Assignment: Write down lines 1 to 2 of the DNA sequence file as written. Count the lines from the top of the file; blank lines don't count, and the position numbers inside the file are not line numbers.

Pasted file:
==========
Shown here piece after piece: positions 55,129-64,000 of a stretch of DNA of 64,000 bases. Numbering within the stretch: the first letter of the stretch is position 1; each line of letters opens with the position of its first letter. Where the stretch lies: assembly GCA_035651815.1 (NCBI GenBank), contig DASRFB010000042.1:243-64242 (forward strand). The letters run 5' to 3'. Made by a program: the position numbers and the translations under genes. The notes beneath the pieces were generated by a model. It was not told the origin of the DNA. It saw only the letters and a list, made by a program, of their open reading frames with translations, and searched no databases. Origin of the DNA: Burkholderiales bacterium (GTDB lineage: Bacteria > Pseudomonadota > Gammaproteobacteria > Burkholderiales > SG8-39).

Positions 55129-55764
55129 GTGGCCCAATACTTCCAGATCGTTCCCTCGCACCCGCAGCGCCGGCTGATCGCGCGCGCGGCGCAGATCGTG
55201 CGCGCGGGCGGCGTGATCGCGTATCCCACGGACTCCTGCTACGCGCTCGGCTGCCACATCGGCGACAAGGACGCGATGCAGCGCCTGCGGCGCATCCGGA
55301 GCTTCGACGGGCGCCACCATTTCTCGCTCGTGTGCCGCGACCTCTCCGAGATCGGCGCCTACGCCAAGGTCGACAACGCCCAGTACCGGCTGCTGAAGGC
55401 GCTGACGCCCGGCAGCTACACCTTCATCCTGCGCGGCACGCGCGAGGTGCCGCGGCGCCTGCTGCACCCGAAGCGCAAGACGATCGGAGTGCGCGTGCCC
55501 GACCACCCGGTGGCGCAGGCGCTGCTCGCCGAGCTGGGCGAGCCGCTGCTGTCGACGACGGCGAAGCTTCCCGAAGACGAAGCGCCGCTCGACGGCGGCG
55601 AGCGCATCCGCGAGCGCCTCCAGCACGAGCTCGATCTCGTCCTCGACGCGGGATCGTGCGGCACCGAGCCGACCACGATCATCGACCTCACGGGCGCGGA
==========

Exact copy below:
Shown here piece after piece: positions 55,129-64,000 of a stretch of DNA of 64,000 bases. Numbering within the stretch: the first letter of the stretch is position 1; each line of letters opens with the position of its first letter. Where the stretch lies: assembly GCA_035651815.1 (NCBI GenBank), contig DASRFB010000042.1:243-64242 (forward strand). The letters run 5' to 3'. Made by a program: the position numbers and the translations under genes. The notes beneath the pieces were generated by a model. It was not told the origin of the DNA. It saw only the letters and a list, made by a program, of their open reading frames with translations, and searched no databases. Origin of the DNA: Burkholderiales bacterium (GTDB lineage: Bacteria > Pseudomonadota > Gammaproteobacteria > Burkholderiales > SG8-39).

Positions 55129-55764